MIAMI (AP) — The family of a 13-year-old south Florida girl shot and killed while riding a school bus with her younger sister says they forgive the alleged shooter, "but he has to pay for what he did," the victim's mother said Wednesday while addressing the media.
A 15-year-old boy was in juvenile detention Wednesday, charged with manslaughter after police say he took a gun out of a backpack and showed it to other students during the ride to school on Tuesday. Investigators say he fired it once in an apparent accident, striking Lourdes Guzman.
The girl, known as Jina to her family and friends and identified as Lourdes Guzman-DeJesus on her Facebook page, died later at a Miami hospital.
"How did it happen? How did he have it on him? How did nobody notice?" asked the girl's mother, who identifies herself on Facebook as Ady DeJesus. "I want answers myself."
DeJesus said her daughter wanted to be a lawyer, was responsible and good at school.
The boy was also charged with carrying a concealed weapon. He waived his right to appear in court Wednesday morning and will remain in a juvenile detention center. He is not being identified by The Associated Press because of his age.
Messages left with juvenile division officials and the alleged shooter's mother were not immediately returned on Wednesday.
Police have not released additional information about the shooting. Miami-Dade Police spokeswoman Aida Fina-Milan said that based on the charges "it appears to have been an accident."
Eight other children, including Guzman's 7-year-old sister, were on the bus but were not harmed. Authorities took the children and the bus driver to a police station to be interviewed.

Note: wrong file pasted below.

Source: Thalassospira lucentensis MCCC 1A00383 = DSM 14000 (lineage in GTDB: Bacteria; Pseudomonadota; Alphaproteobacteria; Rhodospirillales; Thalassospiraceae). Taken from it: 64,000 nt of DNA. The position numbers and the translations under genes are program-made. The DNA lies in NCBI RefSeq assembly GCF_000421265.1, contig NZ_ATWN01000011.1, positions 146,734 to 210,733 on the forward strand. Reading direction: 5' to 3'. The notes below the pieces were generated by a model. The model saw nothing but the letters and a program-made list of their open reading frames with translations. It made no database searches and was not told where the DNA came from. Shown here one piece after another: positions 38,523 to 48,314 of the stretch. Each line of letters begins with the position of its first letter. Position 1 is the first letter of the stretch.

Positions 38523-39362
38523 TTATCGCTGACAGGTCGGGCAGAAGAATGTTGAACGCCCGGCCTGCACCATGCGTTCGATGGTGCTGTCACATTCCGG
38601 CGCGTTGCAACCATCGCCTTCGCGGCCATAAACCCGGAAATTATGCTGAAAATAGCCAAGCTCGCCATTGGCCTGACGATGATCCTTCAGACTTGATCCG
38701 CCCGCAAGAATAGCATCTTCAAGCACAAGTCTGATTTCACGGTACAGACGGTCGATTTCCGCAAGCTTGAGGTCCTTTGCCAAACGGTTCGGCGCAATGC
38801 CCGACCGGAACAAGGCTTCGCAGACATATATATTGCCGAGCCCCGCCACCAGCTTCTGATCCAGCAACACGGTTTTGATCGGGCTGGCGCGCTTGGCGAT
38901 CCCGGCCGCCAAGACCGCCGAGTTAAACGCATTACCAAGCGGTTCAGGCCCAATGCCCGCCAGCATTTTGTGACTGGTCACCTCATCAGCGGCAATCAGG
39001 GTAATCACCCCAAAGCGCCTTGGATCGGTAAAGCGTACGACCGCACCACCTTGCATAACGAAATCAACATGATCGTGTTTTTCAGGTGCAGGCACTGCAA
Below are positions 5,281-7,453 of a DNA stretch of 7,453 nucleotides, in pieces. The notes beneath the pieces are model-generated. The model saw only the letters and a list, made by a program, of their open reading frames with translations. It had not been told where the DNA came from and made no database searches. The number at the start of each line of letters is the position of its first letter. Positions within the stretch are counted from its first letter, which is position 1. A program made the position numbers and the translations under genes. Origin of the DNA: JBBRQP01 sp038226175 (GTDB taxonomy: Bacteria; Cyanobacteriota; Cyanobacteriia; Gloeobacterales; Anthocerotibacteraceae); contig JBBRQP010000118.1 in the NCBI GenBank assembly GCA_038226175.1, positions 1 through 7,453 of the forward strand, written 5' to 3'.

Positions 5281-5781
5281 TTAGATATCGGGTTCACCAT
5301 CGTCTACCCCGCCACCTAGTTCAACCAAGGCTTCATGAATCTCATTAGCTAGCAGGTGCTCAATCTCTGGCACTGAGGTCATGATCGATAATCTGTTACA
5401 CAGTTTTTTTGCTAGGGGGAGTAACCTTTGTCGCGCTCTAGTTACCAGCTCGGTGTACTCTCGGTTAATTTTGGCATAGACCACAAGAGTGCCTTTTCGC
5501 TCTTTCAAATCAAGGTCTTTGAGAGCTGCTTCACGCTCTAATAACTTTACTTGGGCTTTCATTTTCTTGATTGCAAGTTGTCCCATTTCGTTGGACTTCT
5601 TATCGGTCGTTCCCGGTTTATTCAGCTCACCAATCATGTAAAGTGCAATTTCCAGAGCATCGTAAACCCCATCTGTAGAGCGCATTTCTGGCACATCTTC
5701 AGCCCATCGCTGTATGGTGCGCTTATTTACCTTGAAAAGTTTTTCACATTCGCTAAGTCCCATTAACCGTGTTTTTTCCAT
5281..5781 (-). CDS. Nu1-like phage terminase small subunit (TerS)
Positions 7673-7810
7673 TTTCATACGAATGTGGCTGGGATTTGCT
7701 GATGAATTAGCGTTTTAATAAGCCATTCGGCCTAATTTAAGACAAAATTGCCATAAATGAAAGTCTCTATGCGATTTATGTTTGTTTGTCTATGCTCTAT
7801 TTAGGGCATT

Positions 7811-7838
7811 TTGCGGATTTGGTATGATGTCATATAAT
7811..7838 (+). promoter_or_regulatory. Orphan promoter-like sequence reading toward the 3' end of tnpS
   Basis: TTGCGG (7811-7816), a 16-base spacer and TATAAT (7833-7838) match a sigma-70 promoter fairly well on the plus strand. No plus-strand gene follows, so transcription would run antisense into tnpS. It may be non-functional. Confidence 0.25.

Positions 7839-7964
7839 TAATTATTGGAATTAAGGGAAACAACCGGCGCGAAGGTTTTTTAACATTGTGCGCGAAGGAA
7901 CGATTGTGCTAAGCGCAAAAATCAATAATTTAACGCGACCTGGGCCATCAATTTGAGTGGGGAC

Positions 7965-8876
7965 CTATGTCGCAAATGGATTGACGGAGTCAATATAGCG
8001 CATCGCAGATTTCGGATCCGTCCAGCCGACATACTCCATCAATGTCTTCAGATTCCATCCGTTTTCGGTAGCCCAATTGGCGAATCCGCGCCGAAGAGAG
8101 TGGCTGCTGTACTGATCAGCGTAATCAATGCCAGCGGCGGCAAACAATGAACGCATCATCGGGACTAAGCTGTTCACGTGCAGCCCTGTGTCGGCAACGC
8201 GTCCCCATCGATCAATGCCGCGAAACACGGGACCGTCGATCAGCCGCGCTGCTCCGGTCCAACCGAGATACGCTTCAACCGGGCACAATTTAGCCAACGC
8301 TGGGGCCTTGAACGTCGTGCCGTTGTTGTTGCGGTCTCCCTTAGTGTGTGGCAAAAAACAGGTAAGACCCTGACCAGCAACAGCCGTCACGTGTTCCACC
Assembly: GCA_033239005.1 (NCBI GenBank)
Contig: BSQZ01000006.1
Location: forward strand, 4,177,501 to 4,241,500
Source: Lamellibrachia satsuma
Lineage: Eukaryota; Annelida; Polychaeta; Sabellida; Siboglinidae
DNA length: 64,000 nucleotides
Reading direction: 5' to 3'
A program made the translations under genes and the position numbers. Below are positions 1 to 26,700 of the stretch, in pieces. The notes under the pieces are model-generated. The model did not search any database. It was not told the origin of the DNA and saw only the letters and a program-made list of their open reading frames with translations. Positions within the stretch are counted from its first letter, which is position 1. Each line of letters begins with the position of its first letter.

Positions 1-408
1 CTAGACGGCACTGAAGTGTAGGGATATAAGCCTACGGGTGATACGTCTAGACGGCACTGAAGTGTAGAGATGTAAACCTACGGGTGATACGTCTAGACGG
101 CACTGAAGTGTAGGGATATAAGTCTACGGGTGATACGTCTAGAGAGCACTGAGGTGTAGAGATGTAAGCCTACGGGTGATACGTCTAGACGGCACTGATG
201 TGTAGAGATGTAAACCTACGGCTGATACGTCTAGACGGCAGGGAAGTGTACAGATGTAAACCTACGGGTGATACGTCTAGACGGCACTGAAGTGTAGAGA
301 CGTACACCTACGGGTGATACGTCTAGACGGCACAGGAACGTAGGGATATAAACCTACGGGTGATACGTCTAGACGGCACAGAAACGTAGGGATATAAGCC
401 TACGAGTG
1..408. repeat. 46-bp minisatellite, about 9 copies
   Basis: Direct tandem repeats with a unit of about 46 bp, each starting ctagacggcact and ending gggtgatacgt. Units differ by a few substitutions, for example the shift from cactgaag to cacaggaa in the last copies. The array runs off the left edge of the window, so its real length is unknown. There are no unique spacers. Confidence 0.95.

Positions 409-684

DeJesus said her 7-year-old daughter called her after the shooting.
"She just started screaming. And, then the bus driver started talking to me," DeJesus said.
Tuesday, the family issued a statement by the victim's mother describing the girl as "fun-loving, helpful, a happy girl."
"Feels like just yesterday I saw her running around in her Pamper, dancing and modeling for the camera," said the girl's mother, according to the statement. "Times and moments spent with Jina are memories I will cherish and keep in my heart forever."
The girl attended Palm Glades Preparatory Academy, a charter middle school. Her sister went to nearby Summerville Advantage Academy.
The teen suspect attended Somerset Academy, said Lynn Norman-Teck, a spokeswoman for the Florida Consortium of Public Charter Schools.
"The principal walked into every classroom to gauge their energy," she said, adding that teachers were notified that all three schools made grief counselors available to students.
Parents of students at the charter schools contract the private school bus to transport students. Phone messages left with a number listed on the side of the bus where the shooting happened were not returned.
The school bus operated by Yelimar & Portieles was not equipped with video surveillance equipment.
There are no records of the company with the state's Division of Corporations or the Better Business Bureau.
Ken Trump, president of National School Safety and Security Services, a Cleveland-based consulting firm, said one area of school bus safety that is weak in schools across the nation is driver training on behavior management and crisis intervention.
"The drivers have one of the toughest jobs in education and they do it with the least amount of support," Trump said.
The vast majority of bus drivers do not receive training on building relationships with students and averting a crisis, he said.
"In general across the country they are grossly undertrained and under-supported in these areas," he said. "It's the exception, not the norm, to see that training in place."
The Florida Department of Education has state requirements to become a school bus driver, including a criminal background check, drug screening and 40 hours of pre-service training. There is no requirement specified on training for managing students who misbehave or act violently on a bus.
Associated Press writer Christine Armario contributed to this report.